Having cemented his dubious election victory, Afghan President Hamid Karzai looked to secure his stranglehold on the nation’s political power last month, appointing a “new” cabinet full of retreads, cronies, and warlords, much to the disappointment of the nation’s reformists, who sought a cure for the ever-present corruption in government.
But the Afghan Parliament today did something nobody expected, slapping down 17 out of 24 nominees as corrupt or unqualified. The move was met with broad approval among cynical Afghan voters and analysts, who lauded the parliament’s newfound assertiveness.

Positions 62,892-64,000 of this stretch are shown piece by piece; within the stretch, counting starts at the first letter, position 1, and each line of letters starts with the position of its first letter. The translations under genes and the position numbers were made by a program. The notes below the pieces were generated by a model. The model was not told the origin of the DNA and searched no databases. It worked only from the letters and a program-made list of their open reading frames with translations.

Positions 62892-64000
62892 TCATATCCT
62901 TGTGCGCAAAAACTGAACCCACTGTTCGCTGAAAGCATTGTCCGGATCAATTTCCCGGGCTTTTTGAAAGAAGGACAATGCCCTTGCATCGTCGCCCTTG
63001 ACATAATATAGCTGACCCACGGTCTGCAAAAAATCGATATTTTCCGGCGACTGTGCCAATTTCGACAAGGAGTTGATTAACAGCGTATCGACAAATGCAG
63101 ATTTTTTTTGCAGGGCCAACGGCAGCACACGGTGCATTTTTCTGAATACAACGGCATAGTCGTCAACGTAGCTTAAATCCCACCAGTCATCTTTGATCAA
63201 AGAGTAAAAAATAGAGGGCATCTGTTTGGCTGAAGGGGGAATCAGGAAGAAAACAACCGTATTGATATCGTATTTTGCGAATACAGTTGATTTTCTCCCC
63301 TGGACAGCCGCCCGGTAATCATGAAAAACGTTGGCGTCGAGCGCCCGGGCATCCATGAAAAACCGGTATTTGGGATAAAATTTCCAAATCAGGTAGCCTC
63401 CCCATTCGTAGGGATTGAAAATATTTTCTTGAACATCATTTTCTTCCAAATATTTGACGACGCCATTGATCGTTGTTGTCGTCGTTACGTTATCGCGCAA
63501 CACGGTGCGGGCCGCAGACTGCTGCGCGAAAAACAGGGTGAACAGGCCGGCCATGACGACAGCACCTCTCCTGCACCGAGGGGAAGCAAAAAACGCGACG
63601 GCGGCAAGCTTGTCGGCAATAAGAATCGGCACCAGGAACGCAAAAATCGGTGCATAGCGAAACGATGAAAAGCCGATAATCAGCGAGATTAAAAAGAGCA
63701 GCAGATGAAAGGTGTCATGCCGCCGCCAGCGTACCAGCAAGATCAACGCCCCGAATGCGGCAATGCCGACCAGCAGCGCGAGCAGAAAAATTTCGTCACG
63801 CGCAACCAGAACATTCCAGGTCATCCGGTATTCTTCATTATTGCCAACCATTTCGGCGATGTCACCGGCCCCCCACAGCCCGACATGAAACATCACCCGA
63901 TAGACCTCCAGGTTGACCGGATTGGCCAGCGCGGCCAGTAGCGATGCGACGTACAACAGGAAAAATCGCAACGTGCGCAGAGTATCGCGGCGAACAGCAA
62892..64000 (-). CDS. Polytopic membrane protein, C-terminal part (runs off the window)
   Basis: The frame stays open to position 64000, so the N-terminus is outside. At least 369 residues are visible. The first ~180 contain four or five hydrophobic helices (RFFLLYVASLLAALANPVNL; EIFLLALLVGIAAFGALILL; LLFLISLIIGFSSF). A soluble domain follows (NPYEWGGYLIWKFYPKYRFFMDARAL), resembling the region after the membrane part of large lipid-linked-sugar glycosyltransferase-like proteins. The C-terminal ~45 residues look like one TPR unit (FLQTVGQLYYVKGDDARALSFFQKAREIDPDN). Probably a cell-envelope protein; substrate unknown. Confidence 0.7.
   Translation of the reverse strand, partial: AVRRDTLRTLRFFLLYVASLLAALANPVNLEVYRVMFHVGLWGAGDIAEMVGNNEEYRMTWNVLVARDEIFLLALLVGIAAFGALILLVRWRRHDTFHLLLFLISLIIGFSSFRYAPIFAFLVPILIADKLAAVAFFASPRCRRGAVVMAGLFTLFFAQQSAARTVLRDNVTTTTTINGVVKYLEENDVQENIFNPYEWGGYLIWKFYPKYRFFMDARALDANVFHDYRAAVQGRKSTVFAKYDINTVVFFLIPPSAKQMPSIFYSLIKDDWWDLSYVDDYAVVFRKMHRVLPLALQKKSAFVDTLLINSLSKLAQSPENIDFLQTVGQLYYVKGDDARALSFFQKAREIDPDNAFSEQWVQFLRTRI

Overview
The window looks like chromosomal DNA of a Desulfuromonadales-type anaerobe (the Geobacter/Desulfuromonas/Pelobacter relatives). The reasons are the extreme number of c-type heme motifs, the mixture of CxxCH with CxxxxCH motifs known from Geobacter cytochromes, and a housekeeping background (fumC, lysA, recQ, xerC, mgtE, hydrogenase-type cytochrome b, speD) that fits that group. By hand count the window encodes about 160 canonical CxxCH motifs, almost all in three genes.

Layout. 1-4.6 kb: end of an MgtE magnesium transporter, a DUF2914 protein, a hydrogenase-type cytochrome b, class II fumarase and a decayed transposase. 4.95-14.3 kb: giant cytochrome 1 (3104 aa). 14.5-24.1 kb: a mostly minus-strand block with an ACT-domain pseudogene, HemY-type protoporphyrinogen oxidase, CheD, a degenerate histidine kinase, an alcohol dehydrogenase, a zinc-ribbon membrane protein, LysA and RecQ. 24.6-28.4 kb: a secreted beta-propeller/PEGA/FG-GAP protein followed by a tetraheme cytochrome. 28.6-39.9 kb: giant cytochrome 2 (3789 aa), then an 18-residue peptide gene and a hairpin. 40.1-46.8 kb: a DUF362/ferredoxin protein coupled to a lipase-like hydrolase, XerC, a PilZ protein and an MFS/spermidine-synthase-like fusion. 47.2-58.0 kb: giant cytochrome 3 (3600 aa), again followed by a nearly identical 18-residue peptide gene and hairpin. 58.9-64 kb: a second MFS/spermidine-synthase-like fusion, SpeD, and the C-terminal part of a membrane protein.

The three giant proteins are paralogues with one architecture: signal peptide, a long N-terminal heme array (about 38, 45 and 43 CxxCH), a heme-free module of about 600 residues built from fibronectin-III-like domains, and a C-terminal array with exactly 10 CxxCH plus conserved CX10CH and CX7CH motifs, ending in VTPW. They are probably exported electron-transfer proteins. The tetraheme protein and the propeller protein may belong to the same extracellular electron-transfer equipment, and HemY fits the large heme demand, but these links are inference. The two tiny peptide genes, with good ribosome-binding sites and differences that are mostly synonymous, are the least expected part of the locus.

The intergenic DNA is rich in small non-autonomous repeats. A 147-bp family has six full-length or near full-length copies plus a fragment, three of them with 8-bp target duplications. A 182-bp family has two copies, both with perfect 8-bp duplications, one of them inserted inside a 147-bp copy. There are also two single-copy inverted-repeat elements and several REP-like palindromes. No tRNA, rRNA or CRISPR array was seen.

The move will probably do serious damage to President Karzai’s attempts to present himself as a unifier who can target corruption, a position already in serious doubt after the disastrous August election campaign. Still, Karzai insisted he was ok with parliament’s decision.
Seemingly the only person not ok with the move is outgoing UN mission chief Kai Eide, who called the move a “setback” for the cause of reform, and cautioned about a power vacuum. Eide has already tendered his resignation amid charges that he helped cover up electoral fraud on Karzai’s behalf, and his condemnation of parliamentary oversight will likely do further harm to the UN mission’s credibility as an autonomous group.
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